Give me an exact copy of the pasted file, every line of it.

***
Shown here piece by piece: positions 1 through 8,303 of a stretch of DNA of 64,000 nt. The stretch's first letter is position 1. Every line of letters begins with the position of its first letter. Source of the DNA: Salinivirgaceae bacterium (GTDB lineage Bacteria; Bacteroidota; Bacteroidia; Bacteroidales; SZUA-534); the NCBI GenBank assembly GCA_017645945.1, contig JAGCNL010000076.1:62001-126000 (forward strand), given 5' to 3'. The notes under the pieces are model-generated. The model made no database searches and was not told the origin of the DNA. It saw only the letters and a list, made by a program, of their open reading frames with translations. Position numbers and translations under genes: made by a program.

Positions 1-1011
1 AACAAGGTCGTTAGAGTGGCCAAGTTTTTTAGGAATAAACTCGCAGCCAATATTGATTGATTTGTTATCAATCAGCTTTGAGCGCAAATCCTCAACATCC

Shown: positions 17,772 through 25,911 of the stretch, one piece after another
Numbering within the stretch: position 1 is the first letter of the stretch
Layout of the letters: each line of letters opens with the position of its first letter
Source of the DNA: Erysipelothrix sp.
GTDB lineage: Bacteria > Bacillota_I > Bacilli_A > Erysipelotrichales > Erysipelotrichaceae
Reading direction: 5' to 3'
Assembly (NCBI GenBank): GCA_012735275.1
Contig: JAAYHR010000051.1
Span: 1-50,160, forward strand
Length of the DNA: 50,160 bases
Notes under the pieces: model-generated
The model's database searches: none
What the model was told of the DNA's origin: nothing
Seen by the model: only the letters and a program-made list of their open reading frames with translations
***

Shown here piece by piece: positions 1 through 8,303 of a stretch of DNA of 64,000 nt. The stretch's first letter is position 1. Every line of letters begins with the position of its first letter. Source of the DNA: Salinivirgaceae bacterium (GTDB lineage Bacteria; Bacteroidota; Bacteroidia; Bacteroidales; SZUA-534); the NCBI GenBank assembly GCA_017645945.1, contig JAGCNL010000076.1:62001-126000 (forward strand), given 5' to 3'. The notes under the pieces are model-generated. The model made no database searches and was not told the origin of the DNA. It saw only the letters and a list, made by a program, of their open reading frames with translations. Position numbers and translations under genes: made by a program.

Positions 1-1011
1 AACAAGGTCGTTAGAGTGGCCAAGTTTTTTAGGAATAAACTCGCAGCCAATATTGATTGATTTGTTATCAATCAGCTTTGAGCGCAAATCCTCAACATCC

Shown: positions 17,772 through 25,911 of the stretch, one piece after another
Numbering within the stretch: position 1 is the first letter of the stretch
Layout of the letters: each line of letters opens with the position of its first letter
Source of the DNA: Erysipelothrix sp.
GTDB lineage: Bacteria > Bacillota_I > Bacilli_A > Erysipelotrichales > Erysipelotrichaceae
Reading direction: 5' to 3'
Assembly (NCBI GenBank): GCA_012735275.1
Contig: JAAYHR010000051.1
Span: 1-50,160, forward strand
Length of the DNA: 50,160 bases
Notes under the pieces: model-generated
The model's database searches: none
What the model was told of the DNA's origin: nothing
Seen by the model: only the letters and a program-made list of their open reading frames with translations